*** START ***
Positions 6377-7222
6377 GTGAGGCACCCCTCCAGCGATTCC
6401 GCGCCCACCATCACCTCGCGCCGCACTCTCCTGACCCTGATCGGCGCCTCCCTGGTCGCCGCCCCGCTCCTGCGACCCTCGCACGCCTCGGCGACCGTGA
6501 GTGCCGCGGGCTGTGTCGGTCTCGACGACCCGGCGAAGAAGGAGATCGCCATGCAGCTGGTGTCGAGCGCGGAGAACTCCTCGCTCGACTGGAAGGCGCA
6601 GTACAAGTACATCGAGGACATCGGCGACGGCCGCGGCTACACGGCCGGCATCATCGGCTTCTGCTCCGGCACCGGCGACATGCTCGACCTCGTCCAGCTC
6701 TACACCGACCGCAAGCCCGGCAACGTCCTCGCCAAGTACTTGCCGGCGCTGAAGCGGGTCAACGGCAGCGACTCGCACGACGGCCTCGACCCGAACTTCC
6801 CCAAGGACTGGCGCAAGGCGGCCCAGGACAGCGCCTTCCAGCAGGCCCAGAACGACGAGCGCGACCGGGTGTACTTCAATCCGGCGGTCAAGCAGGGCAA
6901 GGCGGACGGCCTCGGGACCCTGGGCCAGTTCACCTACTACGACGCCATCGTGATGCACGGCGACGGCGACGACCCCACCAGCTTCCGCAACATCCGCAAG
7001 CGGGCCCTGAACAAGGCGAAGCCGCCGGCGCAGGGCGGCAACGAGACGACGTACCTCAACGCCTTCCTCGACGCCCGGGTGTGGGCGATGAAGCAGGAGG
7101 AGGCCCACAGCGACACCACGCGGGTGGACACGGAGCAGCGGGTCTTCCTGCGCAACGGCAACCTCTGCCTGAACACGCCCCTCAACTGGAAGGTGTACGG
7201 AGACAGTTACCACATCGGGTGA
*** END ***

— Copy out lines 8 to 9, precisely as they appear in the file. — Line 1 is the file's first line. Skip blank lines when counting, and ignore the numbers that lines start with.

6901 GGCGGACGGCCTCGGGACCCTGGGCCAGTTCACCTACTACGACGCCATCGTGATGCACGGCGACGGCGACGACCCCACCAGCTTCCGCAACATCCGCAAG
7001 CGGGCCCTGAACAAGGCGAAGCCGCCGGCGCAGGGCGGCAACGAGACGACGTACCTCAACGCCTTCCTCGACGCCCGGGTGTGGGCGATGAAGCAGGAGG